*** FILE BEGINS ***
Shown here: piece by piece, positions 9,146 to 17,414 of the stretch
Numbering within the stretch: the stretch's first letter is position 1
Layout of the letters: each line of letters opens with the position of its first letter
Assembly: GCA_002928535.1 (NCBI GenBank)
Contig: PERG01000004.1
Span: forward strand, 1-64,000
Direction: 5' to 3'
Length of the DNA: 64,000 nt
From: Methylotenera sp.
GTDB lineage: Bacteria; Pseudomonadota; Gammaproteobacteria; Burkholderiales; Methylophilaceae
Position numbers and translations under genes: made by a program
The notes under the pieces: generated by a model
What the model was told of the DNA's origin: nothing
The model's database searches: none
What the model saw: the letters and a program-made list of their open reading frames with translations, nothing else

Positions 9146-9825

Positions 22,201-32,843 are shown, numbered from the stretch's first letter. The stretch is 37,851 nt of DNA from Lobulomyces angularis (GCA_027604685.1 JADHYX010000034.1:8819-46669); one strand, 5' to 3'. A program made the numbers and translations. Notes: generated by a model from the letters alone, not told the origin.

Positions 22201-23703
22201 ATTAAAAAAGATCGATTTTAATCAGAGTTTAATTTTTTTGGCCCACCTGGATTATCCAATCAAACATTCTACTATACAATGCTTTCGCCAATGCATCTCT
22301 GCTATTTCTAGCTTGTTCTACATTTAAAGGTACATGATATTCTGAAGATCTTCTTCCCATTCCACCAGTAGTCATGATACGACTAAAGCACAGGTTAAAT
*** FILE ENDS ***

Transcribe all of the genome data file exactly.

Shown here: piece by piece, positions 9,146 to 17,414 of the stretch
Numbering within the stretch: the stretch's first letter is position 1
Layout of the letters: each line of letters opens with the position of its first letter
Assembly: GCA_002928535.1 (NCBI GenBank)
Contig: PERG01000004.1
Span: forward strand, 1-64,000
Direction: 5' to 3'
Length of the DNA: 64,000 nt
From: Methylotenera sp.
GTDB lineage: Bacteria; Pseudomonadota; Gammaproteobacteria; Burkholderiales; Methylophilaceae
Position numbers and translations under genes: made by a program
The notes under the pieces: generated by a model
What the model was told of the DNA's origin: nothing
The model's database searches: none
What the model saw: the letters and a program-made list of their open reading frames with translations, nothing else

Positions 9146-9825

Positions 22,201-32,843 are shown, numbered from the stretch's first letter. The stretch is 37,851 nt of DNA from Lobulomyces angularis (GCA_027604685.1 JADHYX010000034.1:8819-46669); one strand, 5' to 3'. A program made the numbers and translations. Notes: generated by a model from the letters alone, not told the origin.

Positions 22201-23703
22201 ATTAAAAAAGATCGATTTTAATCAGAGTTTAATTTTTTTGGCCCACCTGGATTATCCAATCAAACATTCTACTATACAATGCTTTCGCCAATGCATCTCT
22301 GCTATTTCTAGCTTGTTCTACATTTAAAGGTACATGATATTCTGAAGATCTTCTTCCCATTCCACCAGTAGTCATGATACGACTAAAGCACAGGTTAAAT